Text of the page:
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How To Manage (and Prevent) Clogged Pores on Your Face

This pesky skin concern is more common than you think.
  • Cat Matta
July 10, 2024

If you’ve ever found yourself searching for a remedy for clogged pores on your face, you’re not alone. Clogged pores on the face are a common (and frustrating) skincare concern, and managing them can be tricky. The truth is, before even learning how to clean out clogged pores, you’ll need to understand a few basics, starting with the answer to one important question: What causes clogged pores?

Here, we’re sharing what you should know about clogged pores, including what pores are, what causes clogged pores, and what congested skin looks like. Plus, we’ll share some of our top skincare tips for managing and reducing the appearance of clogged pores. Find it all ahead.

What Are Pores?

Pores are tiny openings on the surface of the skin that connect to the oil and sweat glands in the dermis (the middle layer of skin). These tiny holes play an important role in keeping our bodies cool and flushing out toxins the body doesn’t need. We have pores all over our bodies, but they tend to be most visible on the face. That being said, pore size depends on several factors including genetics, aging, and skincare practices, per the Cleveland Clinic.

What Do Clogged Pores Look Like?

Clogged pores develop when dirt, oil, or dead skin gets trapped within the pores, per the Cleveland Clinic. This congestion can lead to an array of skin concerns, including:

  • Whiteheads (a.k.a. closed comedones): Clogged pores that present as flesh-toned or whitish raised bumps on the face.
  • Blackheads (a.k.a. open comedones): Clogged pores that look like flat, dark brown or black specks on the face. These specks, it should be noted aren’t dirt, but rather, oxidized (darkened) oil.
  • Pimples and pustules: Common types of acne that occur when an abundance of dirt and oil causes redness, irritation, and swelling around a clogged pore. If the blemish also contains pus, then it’s known as a pustule.
  • Nodules and cysts: Nodules are deep (and often painful) breakouts that develop beneath the surface of the skin. If a nodule contains pus, it’s known as a cyst (in other words, cystic acne).

You can experience clogged pores anywhere on your skin that has oil glands. Clogged pores on the face—such as on the nose, forehead, and chin—are most common, but fortunately, they can be addressed with a dedicated skincare routine.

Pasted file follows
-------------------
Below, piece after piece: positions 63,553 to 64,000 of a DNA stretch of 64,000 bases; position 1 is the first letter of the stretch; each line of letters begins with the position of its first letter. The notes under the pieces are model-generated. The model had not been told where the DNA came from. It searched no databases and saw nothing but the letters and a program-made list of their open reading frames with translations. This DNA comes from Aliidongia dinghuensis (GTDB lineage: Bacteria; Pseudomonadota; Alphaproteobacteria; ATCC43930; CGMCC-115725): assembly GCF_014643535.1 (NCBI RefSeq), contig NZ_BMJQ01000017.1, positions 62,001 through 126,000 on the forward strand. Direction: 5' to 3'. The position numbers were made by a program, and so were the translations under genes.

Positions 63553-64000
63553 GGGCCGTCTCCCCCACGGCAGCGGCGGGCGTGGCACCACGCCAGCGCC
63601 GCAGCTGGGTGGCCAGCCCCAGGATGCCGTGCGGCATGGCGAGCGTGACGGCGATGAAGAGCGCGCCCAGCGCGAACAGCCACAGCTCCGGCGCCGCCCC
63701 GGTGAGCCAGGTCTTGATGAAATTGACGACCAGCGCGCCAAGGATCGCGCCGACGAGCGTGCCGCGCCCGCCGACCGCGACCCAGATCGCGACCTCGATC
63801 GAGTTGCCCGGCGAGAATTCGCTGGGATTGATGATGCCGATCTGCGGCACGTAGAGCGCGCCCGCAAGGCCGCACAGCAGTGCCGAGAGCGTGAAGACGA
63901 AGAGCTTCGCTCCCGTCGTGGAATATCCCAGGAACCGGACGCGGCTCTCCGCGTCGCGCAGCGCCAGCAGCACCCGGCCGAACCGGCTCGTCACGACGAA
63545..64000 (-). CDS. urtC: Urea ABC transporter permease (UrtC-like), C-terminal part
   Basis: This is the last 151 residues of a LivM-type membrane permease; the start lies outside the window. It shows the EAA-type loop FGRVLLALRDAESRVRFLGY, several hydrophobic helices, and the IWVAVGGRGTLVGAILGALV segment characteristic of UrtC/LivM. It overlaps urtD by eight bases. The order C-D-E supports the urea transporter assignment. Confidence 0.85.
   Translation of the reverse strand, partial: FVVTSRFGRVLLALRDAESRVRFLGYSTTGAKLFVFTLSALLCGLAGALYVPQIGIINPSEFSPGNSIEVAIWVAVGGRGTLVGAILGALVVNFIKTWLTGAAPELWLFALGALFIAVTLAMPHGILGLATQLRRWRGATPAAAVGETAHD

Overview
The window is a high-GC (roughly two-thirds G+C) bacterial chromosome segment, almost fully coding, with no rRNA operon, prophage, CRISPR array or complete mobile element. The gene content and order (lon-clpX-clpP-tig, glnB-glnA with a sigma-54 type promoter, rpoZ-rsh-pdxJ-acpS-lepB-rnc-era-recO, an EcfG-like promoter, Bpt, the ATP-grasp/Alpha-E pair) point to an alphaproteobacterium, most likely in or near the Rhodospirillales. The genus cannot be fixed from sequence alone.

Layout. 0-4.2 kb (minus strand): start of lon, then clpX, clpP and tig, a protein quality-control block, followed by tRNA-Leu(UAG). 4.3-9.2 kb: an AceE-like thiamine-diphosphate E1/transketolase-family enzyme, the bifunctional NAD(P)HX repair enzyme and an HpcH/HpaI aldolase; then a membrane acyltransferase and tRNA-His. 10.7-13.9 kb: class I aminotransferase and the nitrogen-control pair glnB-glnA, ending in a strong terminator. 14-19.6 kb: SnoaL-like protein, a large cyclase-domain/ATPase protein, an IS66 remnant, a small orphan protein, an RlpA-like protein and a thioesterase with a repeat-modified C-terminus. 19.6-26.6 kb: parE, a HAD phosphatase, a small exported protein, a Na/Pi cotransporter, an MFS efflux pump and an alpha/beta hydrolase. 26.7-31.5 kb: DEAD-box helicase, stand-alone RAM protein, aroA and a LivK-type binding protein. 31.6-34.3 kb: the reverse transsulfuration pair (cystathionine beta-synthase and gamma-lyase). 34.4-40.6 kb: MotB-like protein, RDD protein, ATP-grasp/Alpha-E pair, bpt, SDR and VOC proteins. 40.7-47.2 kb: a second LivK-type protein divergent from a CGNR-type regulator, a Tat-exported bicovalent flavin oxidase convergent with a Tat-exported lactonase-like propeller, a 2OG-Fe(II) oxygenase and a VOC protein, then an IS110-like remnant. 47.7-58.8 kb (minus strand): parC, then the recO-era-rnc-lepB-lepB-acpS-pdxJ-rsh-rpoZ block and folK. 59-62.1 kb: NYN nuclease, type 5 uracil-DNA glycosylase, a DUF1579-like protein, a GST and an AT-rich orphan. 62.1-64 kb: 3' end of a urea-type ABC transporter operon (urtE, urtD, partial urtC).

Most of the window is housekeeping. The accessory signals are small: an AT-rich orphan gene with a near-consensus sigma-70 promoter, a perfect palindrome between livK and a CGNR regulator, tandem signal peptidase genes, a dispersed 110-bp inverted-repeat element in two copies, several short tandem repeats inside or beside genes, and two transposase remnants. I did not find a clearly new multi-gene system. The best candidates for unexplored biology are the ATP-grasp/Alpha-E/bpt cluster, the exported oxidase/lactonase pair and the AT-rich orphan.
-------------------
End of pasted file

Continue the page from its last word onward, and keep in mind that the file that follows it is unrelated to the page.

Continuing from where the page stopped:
What’s the Difference Between Clogged Pores and Enlarged Pores?

Clogged pores and enlarged pores may look similar, but they’re not exactly the same thing. As explained above, clogged pores develop when dirt, oil, or other debris gets stuck within your pores—which can happen regardless of the size of your pores. Enlarged pores, meanwhile, are simply stretched-out pores. They can be caused by congestion, but are also influenced by other factors, including your age, biological gender, and lifestyle. Some of the most common causes of large pores include:

  • Excess oil: Certain areas on your skin that produce more sebum, like the center of your face or T-zone, have more oil-releasing sebaceous glands, which can make pores located front and center appear more noticeable.
  • Sun damage: Repeated sun exposure can damage the skin and leave it less elastic over time. This can, in turn, cause your skin to sag—which may make your pores appear stretched out.
  • Aging: The natural skin aging process is also associated with sagging skin. Again, this lack of firmness can make your pores appear larger.
  • Sex: When it comes to enlarged pores, people who are born male may be at an additional disadvantage, as their skin tends to naturally have more sebaceous glands and, hence, more oily skin.
  • Hormones: It’s no secret that pimples are almost a rite of passage for many teenagers. In fact, about 85% of people get some form of acne in their teens. This is because hormone fluctuations can ramp up oil production. Similarly, so do hormone fluctuations that occur during menstruation. In both cases, the excess oil can make pores appear larger.

What Causes Clogged Pores?

In order to manage clogged pores, it’s important to understand what’s causing the congestion to begin with. Here are four common causes of clogged pores.